KATU Channel 2 News, Portland, Oregon, Tuesday, June 11, 1996, 5:04 pm.

Prison Troubles

Announcer Julie Emry: A problem faced by almost every state: more criminals mean a need for more prison beds. That is forcing Oregonians to choose between two big priorities, jails or schools. Every state dollar spent on one means there is a dollar less for the other. Right now, schools are an emotional hot button, but legally, the state must put its priorities in paying for more prison beds. That's because Oregon voters decided they wanted criminals to serve longer sentences. So take a look at this: right now, there are 7,200 inmates in Oregon prisons. By the year 2005, the state predicts that number will more than double, to 19,000.

Announcer Jeff Gianola: Well, when voters passed Ballot Measure 11 back in 1994, they wanted to get tough on criminals. But as Mark Hass reports, getting tough has its price.

Reporter Mark Hass: Two years ago, Oregon voters passed a ballot measure to crack down on criminals. Now, the state is doing just that. Prison sentences are longer; there is no time off for good behavior, no early parole. But now, Oregon has run out of room to keep those criminals that voters threw the book at. In fact, Oregon has to rent beds outside the state for more than 1,000 inmates, and just to keep up, Oregon's prisons chief is preparing to nearly triple state prison space.

Dave Cook, Oregon Corrections Department: This is not something that would be nice to do, this is a necessity. And we have, essentially, 1,000 inmates currently out of state in rental beds. Those people cannot stay there for the long term.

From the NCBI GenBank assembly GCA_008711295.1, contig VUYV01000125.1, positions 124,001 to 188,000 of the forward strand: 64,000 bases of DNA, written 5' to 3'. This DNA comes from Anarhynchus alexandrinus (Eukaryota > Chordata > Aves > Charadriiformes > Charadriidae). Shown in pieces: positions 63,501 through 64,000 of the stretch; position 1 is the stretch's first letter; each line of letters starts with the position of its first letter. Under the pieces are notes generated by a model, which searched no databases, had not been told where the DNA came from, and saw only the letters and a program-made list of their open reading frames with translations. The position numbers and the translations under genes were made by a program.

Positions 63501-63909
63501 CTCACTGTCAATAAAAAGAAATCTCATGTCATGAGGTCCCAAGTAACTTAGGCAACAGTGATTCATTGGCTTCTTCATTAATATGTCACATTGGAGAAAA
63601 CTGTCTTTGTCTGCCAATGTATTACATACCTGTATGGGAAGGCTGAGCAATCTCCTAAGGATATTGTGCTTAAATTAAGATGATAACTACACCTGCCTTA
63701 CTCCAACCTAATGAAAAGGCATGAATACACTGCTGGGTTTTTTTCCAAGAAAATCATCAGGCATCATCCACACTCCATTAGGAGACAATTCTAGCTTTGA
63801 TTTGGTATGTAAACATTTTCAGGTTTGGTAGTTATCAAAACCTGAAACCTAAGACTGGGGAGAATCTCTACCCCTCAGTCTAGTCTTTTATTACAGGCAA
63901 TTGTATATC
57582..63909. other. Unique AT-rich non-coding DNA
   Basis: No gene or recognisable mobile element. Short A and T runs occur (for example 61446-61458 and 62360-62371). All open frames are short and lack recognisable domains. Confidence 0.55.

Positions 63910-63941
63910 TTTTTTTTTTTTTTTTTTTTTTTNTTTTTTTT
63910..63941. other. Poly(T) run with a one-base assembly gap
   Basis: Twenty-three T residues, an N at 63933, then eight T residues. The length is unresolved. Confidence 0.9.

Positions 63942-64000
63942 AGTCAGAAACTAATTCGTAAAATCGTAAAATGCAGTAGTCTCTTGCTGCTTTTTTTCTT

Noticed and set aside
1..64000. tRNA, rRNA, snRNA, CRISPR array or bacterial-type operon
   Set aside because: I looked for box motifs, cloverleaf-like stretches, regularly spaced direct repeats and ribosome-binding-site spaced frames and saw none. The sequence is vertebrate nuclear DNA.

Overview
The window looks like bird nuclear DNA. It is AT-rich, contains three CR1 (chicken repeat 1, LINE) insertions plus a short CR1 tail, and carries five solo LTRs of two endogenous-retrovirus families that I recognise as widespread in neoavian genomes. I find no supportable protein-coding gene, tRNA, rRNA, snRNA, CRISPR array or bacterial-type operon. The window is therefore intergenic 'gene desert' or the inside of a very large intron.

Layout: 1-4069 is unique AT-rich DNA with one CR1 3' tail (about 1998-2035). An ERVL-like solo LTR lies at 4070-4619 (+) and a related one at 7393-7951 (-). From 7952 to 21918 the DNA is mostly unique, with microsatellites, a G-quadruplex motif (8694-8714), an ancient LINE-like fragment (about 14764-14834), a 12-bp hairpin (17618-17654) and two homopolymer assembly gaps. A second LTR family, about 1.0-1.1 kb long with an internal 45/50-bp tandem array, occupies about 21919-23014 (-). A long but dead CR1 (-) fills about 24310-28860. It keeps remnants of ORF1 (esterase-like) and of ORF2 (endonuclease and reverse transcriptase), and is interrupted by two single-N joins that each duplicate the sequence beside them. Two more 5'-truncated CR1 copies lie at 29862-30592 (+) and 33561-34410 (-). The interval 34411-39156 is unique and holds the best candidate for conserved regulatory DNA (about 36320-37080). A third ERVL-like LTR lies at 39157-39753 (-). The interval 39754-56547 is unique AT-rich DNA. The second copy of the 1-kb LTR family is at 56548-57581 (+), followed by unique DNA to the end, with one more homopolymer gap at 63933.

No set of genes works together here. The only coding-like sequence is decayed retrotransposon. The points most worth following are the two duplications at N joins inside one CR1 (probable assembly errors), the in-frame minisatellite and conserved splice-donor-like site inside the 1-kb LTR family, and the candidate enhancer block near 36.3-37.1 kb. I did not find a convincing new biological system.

Reporter Mark Hass: Channel Two News has obtained the list of new prisons the state wants built in the next 10 years. First, expand the Snake River prison in Eastern Oregon - that's already underway; build a major new women's prison; and build five - that's right, five - new men's prisons. The plan also calls for two new minimum security facilities and the expansion of existing prisons. All of the new construction for those new prisons, and all of the people that will have to be hired to run them, is expensive; about a billion dollars is the estimate over the next 10 years. A billion dollars that will go to prisons, a billion dollars that will not go to schools. No one knows that better than Oregon's governor, who says voters may just now understand what they did.

Gov. John Kitzhaber: If people had been asked, do you want to lay off a lot of teachers so you can build these prisons, I'm not sure it would have passed by that margin.

Reporter Mark Hass: No one knows yet where these new prisons will go, but for now, in spite of the crisis calls from the classrooms, in Oregon, it's prisons first, schools second. In Salem, Mark Hass, Channel Two News.

Announcer Jeff Gianola: Here's another note. Prison population is increasing so fast the Oregon Corrections Department is asking the Legislative Emergency Board just this month for $20 million dollars to speed up prison construction.



Back to the All Politics Is Local page.

This URL: http://www.pdxnorml.org/KATU_Prison_Troubles_061196.html